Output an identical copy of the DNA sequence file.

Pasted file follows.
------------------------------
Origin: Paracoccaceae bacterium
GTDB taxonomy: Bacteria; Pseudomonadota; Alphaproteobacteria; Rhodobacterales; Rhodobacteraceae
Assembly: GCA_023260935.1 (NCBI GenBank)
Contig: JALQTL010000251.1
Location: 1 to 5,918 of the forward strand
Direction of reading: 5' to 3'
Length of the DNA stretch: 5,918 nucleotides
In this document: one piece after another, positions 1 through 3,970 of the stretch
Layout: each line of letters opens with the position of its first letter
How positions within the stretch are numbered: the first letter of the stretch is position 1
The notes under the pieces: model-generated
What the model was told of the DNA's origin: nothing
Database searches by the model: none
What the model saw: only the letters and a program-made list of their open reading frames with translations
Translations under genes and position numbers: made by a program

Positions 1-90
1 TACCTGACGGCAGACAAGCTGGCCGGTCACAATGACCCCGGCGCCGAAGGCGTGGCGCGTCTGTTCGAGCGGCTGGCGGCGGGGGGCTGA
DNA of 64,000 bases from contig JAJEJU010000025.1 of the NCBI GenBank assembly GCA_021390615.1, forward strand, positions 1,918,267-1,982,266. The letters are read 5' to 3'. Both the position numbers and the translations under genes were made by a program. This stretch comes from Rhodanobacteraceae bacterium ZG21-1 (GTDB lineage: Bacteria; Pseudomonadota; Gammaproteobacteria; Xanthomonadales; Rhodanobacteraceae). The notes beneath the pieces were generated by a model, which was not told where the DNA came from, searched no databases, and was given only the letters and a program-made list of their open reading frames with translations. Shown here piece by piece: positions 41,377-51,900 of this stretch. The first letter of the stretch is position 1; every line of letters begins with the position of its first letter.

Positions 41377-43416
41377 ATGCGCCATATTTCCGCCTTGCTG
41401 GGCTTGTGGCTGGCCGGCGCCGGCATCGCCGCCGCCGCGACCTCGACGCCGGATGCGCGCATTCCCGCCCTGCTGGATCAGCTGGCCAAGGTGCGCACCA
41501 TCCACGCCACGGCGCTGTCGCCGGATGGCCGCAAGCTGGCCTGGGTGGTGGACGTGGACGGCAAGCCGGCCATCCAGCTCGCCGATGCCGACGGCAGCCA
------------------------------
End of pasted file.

Origin: Paracoccaceae bacterium
GTDB taxonomy: Bacteria; Pseudomonadota; Alphaproteobacteria; Rhodobacterales; Rhodobacteraceae
Assembly: GCA_023260935.1 (NCBI GenBank)
Contig: JALQTL010000251.1
Location: 1 to 5,918 of the forward strand
Direction of reading: 5' to 3'
Length of the DNA stretch: 5,918 nucleotides
In this document: one piece after another, positions 1 through 3,970 of the stretch
Layout: each line of letters opens with the position of its first letter
How positions within the stretch are numbered: the first letter of the stretch is position 1
The notes under the pieces: model-generated
What the model was told of the DNA's origin: nothing
Database searches by the model: none
What the model saw: only the letters and a program-made list of their open reading frames with translations
Translations under genes and position numbers: made by a program

Positions 1-90
1 TACCTGACGGCAGACAAGCTGGCCGGTCACAATGACCCCGGCGCCGAAGGCGTGGCGCGTCTGTTCGAGCGGCTGGCGGCGGGGGGCTGA
DNA of 64,000 bases from contig JAJEJU010000025.1 of the NCBI GenBank assembly GCA_021390615.1, forward strand, positions 1,918,267-1,982,266. The letters are read 5' to 3'. Both the position numbers and the translations under genes were made by a program. This stretch comes from Rhodanobacteraceae bacterium ZG21-1 (GTDB lineage: Bacteria; Pseudomonadota; Gammaproteobacteria; Xanthomonadales; Rhodanobacteraceae). The notes beneath the pieces were generated by a model, which was not told where the DNA came from, searched no databases, and was given only the letters and a program-made list of their open reading frames with translations. Shown here piece by piece: positions 41,377-51,900 of this stretch. The first letter of the stretch is position 1; every line of letters begins with the position of its first letter.

Positions 41377-43416
41377 ATGCGCCATATTTCCGCCTTGCTG
41401 GGCTTGTGGCTGGCCGGCGCCGGCATCGCCGCCGCCGCGACCTCGACGCCGGATGCGCGCATTCCCGCCCTGCTGGATCAGCTGGCCAAGGTGCGCACCA
41501 TCCACGCCACGGCGCTGTCGCCGGATGGCCGCAAGCTGGCCTGGGTGGTGGACGTGGACGGCAAGCCGGCCATCCAGCTCGCCGATGCCGACGGCAGCCA